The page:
Reflective poems for the start of the year: through people, with people or aiming out into the ocean or seeking the peace and silence of a country retreat,  Alwyn Marriage, Ian Blake, Sheena Blackhall and Kemal Houghton offer their distictive previously published poems

We welcome poems  first published at least three years ago, from poets all over the world, though they have to be in English (or another language with your own translation into English, for copyright reasons). In any case you must hold the copyright. How to send: see the first post in January.

Thanks for sending, thanks for reading.

KPA Alwyn

Alwyn Marriage
Downs at the café

The boy creates a scene,
changing from benign, affectionate
to fury as he meets and battles with
the limitations of intelligence,
the gaping hole where social skills should be.

Some turn to stare, while others studiously
ignore the rumpus, look the other way.
He knows, he sees, and both reactions
add fuel to his frustration, prove the world
an alien place he cannot understand.

I recognise in him
myself below sophistication and assurance:
the childish self
that hides beneath mature intelligence
and hasn’t learnt how not to cling.

Though less aggressive I, too, find the world a baffling place.
Again I hear an inner voice begin
petulantly asking pointless questions,
demanding reassurance,
a lost small child within

First published in ‘Touching Earth’, Oversteps, 2007.



Ian Blake

Tarring the Boat

Each year we tar the boat,
hot on our backs the sun
raises that familiar, tangy, sweet
almost antiseptic smell
winterlost, but now remembered well,
another mackerel summer has begun.

Careful,  we brush black tar
filling each chink we know,
caulking treacherous gaps which winter found
and drove intrusive sand
past rib and strake spoleshaved by loving hand
carried gravewards eighty years ago.

Bench-seated, two by two,
bum to bum, six men
each pulling one salt-whited narrow oar
between two stone groins, they
creel-laden, stir the elephant-wrinkle-grey
autumn sea. Or middle season, when

bright from the sand, the sun
reflects, turns water blue;
surface flaming mirror. On their backs,
through flannel shirts, the heat,
line featherhooked for mackeral at their feet;
a usual summer eveniong’s work to do.

Those who built this boat
a century ago,
would marvel at the Seagull we shall use,
but superstitious wish

for ritual, more important than the fish,
moors us fast to customs that we know.

How many years until
others tread this shore,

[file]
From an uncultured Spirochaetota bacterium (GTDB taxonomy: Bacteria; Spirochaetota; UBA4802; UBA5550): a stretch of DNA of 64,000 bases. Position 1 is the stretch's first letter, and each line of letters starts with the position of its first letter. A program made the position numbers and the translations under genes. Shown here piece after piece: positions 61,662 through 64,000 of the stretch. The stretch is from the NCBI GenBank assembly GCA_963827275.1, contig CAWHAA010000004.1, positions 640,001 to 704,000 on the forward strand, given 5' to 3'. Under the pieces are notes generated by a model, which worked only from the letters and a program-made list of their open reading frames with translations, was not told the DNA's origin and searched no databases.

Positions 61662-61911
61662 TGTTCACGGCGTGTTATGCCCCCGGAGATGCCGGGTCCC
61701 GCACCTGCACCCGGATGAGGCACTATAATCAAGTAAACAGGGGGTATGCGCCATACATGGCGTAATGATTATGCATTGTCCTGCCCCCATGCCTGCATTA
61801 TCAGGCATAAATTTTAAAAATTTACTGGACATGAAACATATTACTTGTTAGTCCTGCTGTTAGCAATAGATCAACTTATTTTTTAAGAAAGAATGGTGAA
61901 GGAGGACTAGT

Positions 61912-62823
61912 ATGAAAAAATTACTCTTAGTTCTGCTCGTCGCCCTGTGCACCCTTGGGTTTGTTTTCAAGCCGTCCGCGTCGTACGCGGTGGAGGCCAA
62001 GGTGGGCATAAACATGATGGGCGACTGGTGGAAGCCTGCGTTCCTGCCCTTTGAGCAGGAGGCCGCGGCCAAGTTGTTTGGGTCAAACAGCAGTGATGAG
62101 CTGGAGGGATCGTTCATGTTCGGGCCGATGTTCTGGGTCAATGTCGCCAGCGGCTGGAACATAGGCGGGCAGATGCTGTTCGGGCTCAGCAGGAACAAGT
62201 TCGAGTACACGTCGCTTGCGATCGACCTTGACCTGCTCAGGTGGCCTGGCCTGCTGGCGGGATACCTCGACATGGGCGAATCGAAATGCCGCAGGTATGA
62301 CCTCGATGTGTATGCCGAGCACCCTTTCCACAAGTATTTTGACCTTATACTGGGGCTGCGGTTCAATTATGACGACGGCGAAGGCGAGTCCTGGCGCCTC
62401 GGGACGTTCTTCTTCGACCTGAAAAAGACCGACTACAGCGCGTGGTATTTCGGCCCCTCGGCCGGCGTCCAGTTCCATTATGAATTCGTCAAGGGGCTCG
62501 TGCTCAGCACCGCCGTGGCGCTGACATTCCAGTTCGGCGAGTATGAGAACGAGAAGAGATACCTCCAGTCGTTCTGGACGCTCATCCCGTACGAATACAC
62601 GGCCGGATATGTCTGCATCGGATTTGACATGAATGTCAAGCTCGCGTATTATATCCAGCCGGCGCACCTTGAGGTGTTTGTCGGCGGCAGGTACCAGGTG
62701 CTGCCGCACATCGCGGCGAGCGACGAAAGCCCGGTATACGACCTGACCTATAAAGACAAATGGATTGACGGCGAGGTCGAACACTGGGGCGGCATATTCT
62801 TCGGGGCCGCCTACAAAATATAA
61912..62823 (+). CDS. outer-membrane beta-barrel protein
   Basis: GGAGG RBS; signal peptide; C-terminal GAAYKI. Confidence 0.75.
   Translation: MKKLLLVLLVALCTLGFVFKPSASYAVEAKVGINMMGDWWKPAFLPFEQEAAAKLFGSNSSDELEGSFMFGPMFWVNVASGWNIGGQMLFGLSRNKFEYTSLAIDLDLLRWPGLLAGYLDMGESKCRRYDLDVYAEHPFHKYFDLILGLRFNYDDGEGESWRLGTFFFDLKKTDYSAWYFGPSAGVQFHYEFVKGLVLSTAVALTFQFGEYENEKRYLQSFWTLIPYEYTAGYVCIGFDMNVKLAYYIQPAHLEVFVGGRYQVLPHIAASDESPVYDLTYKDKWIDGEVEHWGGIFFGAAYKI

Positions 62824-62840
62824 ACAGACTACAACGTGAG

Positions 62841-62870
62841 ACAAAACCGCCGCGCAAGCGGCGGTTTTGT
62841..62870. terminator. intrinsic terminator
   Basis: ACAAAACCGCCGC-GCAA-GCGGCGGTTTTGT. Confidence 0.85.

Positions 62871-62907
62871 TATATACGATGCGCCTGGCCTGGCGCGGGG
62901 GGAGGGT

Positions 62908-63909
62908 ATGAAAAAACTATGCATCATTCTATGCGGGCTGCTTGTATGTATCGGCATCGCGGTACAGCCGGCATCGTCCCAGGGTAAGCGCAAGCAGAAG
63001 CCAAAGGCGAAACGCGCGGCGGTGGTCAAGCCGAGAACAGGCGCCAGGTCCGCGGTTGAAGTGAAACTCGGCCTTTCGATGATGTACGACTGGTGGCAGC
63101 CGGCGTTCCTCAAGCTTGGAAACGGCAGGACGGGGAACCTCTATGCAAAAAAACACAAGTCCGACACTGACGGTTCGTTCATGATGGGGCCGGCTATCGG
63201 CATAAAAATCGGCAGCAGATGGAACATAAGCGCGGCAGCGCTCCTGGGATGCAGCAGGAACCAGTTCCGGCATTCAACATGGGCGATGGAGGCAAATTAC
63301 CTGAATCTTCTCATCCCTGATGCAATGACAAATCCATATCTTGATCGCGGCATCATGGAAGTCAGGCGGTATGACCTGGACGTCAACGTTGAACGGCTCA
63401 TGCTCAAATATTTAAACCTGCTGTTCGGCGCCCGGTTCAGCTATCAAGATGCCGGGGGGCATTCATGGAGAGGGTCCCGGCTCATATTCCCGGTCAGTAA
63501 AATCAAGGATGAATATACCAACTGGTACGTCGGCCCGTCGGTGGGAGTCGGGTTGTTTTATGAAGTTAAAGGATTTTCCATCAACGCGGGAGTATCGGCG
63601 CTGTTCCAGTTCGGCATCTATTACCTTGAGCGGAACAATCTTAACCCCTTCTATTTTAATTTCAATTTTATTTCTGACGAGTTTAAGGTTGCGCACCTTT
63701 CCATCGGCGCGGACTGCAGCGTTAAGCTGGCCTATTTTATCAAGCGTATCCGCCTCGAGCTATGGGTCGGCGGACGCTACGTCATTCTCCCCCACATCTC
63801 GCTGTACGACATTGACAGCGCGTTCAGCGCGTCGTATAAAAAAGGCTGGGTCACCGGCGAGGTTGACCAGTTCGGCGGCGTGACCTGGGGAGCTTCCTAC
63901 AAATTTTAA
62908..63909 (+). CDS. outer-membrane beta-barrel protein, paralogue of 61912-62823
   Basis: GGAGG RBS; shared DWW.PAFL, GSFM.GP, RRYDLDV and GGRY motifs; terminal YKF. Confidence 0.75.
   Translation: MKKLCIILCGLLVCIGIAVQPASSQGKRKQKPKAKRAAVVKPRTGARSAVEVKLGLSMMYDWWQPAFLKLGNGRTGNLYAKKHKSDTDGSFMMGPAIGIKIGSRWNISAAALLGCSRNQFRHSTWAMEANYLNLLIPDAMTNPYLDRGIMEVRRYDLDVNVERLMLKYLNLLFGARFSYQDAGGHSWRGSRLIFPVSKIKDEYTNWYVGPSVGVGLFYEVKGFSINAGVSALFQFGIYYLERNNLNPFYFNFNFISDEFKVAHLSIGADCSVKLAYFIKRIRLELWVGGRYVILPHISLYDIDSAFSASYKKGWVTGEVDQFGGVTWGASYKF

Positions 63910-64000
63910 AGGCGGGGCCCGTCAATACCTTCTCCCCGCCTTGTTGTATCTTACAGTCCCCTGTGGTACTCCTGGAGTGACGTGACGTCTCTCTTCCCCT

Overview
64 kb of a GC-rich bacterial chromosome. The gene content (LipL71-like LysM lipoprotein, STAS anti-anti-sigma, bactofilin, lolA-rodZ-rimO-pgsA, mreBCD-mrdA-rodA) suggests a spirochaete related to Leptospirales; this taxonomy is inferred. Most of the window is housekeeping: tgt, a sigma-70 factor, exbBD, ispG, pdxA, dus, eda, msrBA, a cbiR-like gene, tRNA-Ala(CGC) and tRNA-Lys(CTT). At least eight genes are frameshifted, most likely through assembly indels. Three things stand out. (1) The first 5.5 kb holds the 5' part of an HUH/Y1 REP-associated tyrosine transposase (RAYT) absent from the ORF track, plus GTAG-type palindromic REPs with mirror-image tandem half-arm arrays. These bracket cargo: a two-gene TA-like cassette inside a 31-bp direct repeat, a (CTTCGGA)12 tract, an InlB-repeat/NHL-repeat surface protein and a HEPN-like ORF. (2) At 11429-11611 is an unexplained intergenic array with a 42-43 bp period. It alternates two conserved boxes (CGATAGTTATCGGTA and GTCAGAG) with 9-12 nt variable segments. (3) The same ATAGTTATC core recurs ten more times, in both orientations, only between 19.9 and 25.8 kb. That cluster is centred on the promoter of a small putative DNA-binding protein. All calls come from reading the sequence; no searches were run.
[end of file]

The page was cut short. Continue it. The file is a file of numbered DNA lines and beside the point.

replace the warping bottom-boards and then
push out, just as we
push out to where the sun gilds up the sea,
succeeding those who steered her out before?

Painting the gunwale blue,
descending, year on year,
pretending we’re no older than we were,
and that, though seeping in,
sharp, grainy years can’t pierce our leaching skin.
We caulk ourselves against that tide we fear.

Winner of Neil Gunn Poetry Competition and first published in Poetry Scotland 1998



Sheena Blackhall
Meditation Hall, Balquhidder

A silent room, sun on the shining floor
This was a byre once, filled with steaming sides
Of highland cattle, hoof and horn and hide
wet dung and straw, commingled on the floor

Now, it’san airy interlude of calm
The purple thyme crumbles around a shrine
A smiling Buddha sits amongst wild flowers
Teaching that stillness is a blessed balm

Through cherry blossom lights and shadows shift.
We all step through the wide clear door of Now,
Over and over, breathing out and in,
Gentle’s a harebell or a resting swift.

Peace is attainable, it’s our belief
By mindfulness of all the world around
Letting the eye fill like a thirsty jug

With the last drop of tree, or dripping leaf

Each ear-lobe, eyelid, every tiny hair
Upon the scalp raised in a goose bump crop
Is never so alive as when it makes the wind
Make each bow down in homage like a prayer

Sometimes it comes upon me like an ache
The need to be apart from men’s discourse
To walk unhurried through the sparkling glen
And listen, where the linn’s dark waters break.

First published in The Skreich, Lochlands, Maud, Aberdeenshire in 2010.



Kemal Houghton

He’s quadriplegic
and he challenges me to a fight
every time I get pissed-off
he picks on me —
gnaws away at my brain.
He laughs
while I
kick the polythene bags
of suffocated dreams.
He is there
in his chair
decades since
and still coming back for more
How can I let go?
Grasping at his strength
I hold on
for the rest of the ride.

First published in 2009 in Onya Wick, Cestrian Press, Wirral